Using Formal Argumentation to Clarify Structures of Legal Reasoning
· Kees Van Berkel Technische Universität (Wien, Austria)
Timeslot:07/26 | 15:50-16:10 UTC+2/CEST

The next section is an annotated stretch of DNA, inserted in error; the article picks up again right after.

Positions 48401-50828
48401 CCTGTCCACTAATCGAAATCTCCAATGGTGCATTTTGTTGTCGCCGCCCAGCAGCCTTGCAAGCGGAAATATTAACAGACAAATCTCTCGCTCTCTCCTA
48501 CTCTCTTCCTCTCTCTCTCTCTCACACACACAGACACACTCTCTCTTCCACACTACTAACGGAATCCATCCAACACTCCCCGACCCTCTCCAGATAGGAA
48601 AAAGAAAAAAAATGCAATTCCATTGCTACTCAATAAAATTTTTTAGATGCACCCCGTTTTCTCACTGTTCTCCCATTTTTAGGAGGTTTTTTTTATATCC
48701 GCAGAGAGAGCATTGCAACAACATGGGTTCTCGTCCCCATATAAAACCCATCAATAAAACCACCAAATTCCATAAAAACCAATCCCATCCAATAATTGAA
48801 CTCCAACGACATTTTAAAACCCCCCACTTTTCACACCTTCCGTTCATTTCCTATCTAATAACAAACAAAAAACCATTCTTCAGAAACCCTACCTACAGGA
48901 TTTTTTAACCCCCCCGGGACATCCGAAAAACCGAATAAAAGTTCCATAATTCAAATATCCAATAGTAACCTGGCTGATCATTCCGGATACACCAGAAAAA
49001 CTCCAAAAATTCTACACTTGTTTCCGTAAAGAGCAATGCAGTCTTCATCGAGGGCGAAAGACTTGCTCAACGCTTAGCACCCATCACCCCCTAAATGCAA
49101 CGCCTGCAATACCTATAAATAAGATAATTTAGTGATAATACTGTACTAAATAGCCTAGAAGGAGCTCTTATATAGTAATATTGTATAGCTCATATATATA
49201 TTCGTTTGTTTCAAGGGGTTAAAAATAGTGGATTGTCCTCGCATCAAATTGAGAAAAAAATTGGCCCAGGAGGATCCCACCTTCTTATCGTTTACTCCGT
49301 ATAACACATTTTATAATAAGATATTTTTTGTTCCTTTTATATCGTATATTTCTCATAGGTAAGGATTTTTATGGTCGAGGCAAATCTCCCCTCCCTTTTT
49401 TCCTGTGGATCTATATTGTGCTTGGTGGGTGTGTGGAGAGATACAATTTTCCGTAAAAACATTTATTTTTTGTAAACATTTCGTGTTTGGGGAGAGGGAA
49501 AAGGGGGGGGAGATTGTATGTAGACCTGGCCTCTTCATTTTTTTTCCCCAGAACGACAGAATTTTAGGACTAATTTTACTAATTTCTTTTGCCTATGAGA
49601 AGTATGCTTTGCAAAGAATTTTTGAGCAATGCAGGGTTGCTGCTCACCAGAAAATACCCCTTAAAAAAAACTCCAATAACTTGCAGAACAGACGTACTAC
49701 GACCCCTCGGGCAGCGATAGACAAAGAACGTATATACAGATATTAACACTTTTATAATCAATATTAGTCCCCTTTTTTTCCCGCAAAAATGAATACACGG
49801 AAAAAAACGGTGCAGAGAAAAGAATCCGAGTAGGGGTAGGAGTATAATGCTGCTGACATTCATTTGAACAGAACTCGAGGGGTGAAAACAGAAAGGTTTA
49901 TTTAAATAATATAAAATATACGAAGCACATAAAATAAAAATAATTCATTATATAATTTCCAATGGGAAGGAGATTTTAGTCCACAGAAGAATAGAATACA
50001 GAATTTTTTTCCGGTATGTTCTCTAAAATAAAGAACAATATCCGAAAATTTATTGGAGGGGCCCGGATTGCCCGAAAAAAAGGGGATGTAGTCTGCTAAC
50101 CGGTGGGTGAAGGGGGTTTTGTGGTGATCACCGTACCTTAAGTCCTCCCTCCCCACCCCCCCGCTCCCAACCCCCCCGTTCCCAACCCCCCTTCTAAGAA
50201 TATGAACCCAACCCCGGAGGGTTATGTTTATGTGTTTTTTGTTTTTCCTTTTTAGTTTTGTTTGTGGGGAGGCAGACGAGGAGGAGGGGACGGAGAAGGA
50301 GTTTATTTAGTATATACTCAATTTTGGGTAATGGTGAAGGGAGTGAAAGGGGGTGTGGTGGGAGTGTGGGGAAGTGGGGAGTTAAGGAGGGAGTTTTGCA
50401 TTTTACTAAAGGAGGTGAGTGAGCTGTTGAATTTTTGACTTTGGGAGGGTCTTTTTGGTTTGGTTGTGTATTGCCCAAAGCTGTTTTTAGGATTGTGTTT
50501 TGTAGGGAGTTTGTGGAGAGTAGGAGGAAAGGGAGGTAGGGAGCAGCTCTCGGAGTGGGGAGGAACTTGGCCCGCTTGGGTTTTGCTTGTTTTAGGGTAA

This talk introduces formal theories of argumentation and shows how such theories can be applied to the analysis of legal and normative reasoning in different traditions. We introduce the notions of “argument”, relations of conflict and support and methods for assessing the dialectical status of arguments and defended claims. Furthermore, we provide formal definitions of these notions. We will especially point out the advantages of using such framework for a better understanding of textual sources. For instance, we will show how the application of argumentation theory reveals the hidden assumptions, implicit preferences and implied consequences of the analysed discourses. In this way, formal argumentation can support a rational reconstruction and reflective criticism of complex dialectical interactions. Last, we will show how formal argumentation can handle complex sets of rules and exceptions, the connection between rules and values, and the reasoned choice between alternative interpretations. Throughout the talk, we will exemplify the use of our framework via applying it to the analysis of debates in contemporary law as well as South Asian thought.